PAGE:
socialized medicine


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Related to socialized medicine: Universal health care

so·cial·ized medicine

(sō′shə-līzd′)
n.
A government-regulated system for providing health care for all by means of subsidies derived from taxation.

so′cialized med′icine


n.
any of various systems to provide a nation with complete medical care through government subsidization and regularization of medical and health services.
[1935–40]
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References in periodicals archive ?
Presenting 122 considerations, he wrote: "You will now decide whether or not you are going to be a government employee and practice socialized medicine." It is "perhaps the most important decision you have ever made.
While some Americans embraced the ACA as a vehicle for them to get insurance and for its various protections, namely the provision against preexisting conditions, some Americans, including Republicans in Congress, viewed Obamacare as too close to socialized medicine.
Although initially impressed with the rapid advance of American medicine, during this time, he became enamored with the Soviet Union's model of socialized medicine. After a visit to the Soviet Union, he grew more convinced about the superiority of their system, and in 1937 he wrote, Social Medicine in the Soviet Union, a book that supported the idea of compulsory health care coverage administered by the government.
Real socialized medicine, as we'll see, might work brilliantly, as it has in some other countries.
And yes, it might look a lot like "socialized medicine," but Medicare is a form of socialized medicine and few Americans spurn it when they're of age to qualify.
We do not want our taxes raised to build more hospitals, we want criminals off of our streets, and we do not want socialized medicine (I should clarify that we Canadians love our socialized medicine).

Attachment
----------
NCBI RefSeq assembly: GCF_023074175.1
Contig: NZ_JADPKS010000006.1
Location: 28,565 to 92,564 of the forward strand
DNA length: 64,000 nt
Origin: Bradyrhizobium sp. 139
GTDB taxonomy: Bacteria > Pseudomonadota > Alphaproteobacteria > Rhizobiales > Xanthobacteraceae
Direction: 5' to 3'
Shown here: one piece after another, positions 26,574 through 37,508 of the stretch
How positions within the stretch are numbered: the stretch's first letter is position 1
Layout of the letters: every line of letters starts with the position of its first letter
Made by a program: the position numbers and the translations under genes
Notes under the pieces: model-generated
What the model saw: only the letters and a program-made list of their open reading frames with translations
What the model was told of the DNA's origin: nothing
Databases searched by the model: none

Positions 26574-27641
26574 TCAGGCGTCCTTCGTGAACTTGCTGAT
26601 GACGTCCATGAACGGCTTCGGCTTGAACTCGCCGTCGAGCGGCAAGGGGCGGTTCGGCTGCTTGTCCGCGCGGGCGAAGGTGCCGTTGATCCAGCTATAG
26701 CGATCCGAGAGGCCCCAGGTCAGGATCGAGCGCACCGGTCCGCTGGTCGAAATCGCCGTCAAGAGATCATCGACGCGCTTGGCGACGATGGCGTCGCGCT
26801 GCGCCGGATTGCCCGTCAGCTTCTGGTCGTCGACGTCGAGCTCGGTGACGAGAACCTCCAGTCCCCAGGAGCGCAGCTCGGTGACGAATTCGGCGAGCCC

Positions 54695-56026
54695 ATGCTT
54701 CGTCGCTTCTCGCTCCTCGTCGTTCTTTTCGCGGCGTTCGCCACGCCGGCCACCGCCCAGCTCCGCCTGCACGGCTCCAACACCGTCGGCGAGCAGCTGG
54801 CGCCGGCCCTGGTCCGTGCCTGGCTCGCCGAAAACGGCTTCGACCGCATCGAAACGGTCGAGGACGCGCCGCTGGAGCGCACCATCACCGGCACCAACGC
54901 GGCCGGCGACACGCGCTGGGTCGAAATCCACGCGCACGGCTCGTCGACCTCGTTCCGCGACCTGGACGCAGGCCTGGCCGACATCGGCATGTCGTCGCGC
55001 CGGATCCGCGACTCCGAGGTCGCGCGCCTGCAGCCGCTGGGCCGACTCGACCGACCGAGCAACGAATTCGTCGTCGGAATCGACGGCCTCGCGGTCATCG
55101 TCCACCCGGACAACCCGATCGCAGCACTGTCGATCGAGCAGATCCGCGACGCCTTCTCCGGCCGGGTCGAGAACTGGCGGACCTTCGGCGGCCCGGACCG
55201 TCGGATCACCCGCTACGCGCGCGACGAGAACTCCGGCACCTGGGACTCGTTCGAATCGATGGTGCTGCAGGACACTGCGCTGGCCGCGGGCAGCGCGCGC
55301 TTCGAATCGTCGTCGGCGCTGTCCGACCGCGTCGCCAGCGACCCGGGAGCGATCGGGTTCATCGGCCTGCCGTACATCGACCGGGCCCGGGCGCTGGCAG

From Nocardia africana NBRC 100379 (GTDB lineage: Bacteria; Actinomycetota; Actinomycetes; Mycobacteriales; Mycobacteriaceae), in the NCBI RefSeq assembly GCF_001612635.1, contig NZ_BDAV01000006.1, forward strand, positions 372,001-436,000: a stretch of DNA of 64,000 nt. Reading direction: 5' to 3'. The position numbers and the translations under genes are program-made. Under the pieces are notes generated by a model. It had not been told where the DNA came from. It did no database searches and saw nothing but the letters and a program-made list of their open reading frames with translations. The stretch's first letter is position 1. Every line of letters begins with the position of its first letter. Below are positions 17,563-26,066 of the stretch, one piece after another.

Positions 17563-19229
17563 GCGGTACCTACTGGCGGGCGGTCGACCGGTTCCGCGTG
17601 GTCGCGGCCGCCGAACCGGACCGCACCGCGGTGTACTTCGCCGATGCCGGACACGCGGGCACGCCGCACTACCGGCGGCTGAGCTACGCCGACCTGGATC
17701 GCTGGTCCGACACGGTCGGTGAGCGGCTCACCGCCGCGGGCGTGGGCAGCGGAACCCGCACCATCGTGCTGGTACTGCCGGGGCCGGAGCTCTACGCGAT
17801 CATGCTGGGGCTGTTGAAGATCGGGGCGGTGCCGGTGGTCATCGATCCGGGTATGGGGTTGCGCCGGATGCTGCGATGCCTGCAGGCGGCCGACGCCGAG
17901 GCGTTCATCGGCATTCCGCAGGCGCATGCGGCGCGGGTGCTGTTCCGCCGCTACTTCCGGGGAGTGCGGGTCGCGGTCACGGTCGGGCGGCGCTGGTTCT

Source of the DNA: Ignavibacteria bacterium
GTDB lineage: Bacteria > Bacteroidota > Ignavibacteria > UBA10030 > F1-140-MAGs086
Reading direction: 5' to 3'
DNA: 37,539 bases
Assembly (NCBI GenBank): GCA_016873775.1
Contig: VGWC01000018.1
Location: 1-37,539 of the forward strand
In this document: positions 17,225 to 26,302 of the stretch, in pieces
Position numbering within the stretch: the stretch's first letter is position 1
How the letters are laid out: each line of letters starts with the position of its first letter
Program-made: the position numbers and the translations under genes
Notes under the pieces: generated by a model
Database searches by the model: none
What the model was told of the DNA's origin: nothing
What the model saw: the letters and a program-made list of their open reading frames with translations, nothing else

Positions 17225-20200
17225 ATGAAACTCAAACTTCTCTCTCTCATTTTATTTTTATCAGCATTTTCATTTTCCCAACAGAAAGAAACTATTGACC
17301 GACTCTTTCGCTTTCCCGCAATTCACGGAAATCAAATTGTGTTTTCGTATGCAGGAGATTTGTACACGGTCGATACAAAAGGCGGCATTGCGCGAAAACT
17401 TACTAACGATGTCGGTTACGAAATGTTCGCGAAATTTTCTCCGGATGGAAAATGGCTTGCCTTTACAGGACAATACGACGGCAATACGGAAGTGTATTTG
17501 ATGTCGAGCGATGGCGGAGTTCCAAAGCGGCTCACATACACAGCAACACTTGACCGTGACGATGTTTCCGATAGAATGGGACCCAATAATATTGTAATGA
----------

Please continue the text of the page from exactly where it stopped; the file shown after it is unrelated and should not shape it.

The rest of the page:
Other countries pay less for the same medications: Socialized medicine programs in Canada and the UK negotiate huge discounts and analyze costs against benefits, while some developing nations ignore simply patents.
Some believe the act is government-provided insurance, others believe its socialized medicine, and yet others believe it's a lead-in to a single-payer health plan.
Describing Johnson's legislative accomplishments, Obama noted with a sly tone that the former president had created "a health care law that opponents described as socialized medicine.''
Within the White House, considerable angst attended the President's decision to favor a universal health insurance mandate rather than a single-payer system of socialized medicine. Those individuals were buoyed, however, by ObamaCare provisions that permitted high-risk individuals to be shifted from private insurers to state funded agencies through the exchanges and by further provisions that compelled a significant increase in the states' Medicaid programs.
"Following a near-fatal car accident, as a patient in a Soviet hospital Teddy learned firsthand just how costly socialized medicine programs can be for patients and doctors alike," reads (http://www.teddyturnerforcongress.com/right-man.html) Turner's bio .